However, an increasing umber of resorts are taking online bookings and if you want the best beachfront rooms or to get a better rate at a more upmarket resort, then it pays to book in advance. You’ll find several budget and mid-range resorts along with my recommendations in the Koh Mak Hotels section on this site and pretty much all the resorts listed on Koh-Mak.com
Getting to Koh Mak
*The details below are for High Season. During the rainy season, June – September, not all services run, although you can still get to the island from the mainland. Boats from Koh Chang to Koh Mak dont operate from June-September. *
** Will be updated for 2011-12 when new schedules are known. But they say pretty much the same year on year.
From Laem Ngop
By slow boat: Daily departure at 1500, return from Koh Mak at 0800. Takes around 3 hours. 300 Baht
By speedboat: Panan & Leelawadee Schedule from 1 October 2010 – May 2011. Ticket price 450 baht/person each way.
Departure from Koh Mak Resort at 9:00 am and 13:30 pm and 08.00am and 10.30am from Makathanee Resort
Departure from Laem Ngop 10.00am, 12.30pm 14:00 pm and 16:00 pm
There are also daily speedboat services from Laem Sok, a pier on the peninsula south of Trat. However, for the vast majority of foreign visitors to the island who are heading this way from Bangkok, the Laem Ngop pier is much more convenient and easy to reach.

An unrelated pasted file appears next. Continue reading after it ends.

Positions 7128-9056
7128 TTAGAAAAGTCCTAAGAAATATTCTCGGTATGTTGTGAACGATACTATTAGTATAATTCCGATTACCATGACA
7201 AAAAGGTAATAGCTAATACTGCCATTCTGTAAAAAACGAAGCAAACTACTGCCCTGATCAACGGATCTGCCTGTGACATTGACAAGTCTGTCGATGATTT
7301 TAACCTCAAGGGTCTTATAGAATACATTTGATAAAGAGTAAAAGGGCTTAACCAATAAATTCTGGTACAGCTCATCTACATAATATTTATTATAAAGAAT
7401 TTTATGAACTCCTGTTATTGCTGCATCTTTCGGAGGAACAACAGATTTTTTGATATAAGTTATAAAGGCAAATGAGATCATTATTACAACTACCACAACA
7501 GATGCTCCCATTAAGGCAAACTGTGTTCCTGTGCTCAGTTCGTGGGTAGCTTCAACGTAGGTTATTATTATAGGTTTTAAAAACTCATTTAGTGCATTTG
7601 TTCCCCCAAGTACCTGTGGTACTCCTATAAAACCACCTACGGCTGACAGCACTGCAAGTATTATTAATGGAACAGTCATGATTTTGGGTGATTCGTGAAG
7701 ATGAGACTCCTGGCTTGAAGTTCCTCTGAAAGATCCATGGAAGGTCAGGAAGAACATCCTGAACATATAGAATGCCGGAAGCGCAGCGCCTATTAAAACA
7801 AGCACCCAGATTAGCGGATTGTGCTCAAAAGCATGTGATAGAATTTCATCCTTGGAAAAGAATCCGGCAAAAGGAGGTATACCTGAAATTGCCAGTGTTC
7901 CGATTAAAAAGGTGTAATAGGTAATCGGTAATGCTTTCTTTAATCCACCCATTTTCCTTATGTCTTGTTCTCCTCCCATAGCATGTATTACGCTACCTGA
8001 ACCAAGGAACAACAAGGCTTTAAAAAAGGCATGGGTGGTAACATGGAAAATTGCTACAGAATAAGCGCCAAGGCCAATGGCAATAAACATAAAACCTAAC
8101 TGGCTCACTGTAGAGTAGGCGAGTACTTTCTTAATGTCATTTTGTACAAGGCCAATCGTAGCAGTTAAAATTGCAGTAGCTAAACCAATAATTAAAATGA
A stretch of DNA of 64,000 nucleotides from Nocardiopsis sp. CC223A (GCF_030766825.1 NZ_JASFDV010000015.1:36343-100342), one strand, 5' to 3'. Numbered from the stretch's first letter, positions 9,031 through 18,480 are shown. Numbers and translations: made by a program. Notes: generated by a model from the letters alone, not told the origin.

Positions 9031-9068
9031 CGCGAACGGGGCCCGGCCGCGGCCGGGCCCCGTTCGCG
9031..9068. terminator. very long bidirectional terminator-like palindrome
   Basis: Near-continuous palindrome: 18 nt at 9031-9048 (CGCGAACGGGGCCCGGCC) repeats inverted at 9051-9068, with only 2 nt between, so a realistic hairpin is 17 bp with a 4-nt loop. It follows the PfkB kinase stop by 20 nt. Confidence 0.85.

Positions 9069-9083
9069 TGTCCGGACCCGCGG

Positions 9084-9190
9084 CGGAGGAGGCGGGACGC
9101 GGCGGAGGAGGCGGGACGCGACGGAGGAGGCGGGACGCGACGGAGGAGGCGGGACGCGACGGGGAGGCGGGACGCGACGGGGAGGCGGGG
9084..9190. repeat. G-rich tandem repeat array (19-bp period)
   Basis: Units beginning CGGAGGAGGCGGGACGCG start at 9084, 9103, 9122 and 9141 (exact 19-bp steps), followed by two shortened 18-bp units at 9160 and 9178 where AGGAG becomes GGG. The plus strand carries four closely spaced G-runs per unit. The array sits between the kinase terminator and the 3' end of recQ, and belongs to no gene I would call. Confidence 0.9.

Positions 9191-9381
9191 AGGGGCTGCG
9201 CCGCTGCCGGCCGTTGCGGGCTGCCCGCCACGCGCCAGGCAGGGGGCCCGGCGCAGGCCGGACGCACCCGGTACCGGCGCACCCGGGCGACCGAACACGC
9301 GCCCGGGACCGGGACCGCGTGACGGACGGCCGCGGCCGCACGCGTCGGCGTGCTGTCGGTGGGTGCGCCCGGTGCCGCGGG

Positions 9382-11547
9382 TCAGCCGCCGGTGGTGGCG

From Koh Mak to Koh Kood
By speedboat: From Ao Nid pier daily at 0950 and 1350. Return at 0930 and 1300. Takes around 20-30 minutes. 350Baht
From Koh Chang to Koh Mak
By slow boat: Daily departure at 0900 from Bangbao. Return at 1200. Takes 2 hours. 400 Baht
By speedboat: Daily departure from Bangbao at 1200. Return at 1030. Takes 40 minutes. 600 Baht
In 2010 a new speedboat service from Kai Bae to Koh Mak was launched, departures at 0900 and 1200. Price 600 Baht. For many people on the west coast this is a preferable service to departing from Bangbao as it saves a pick up truck ride along narrow steep road and you also get to see the west coast of Koh Chang from the sea.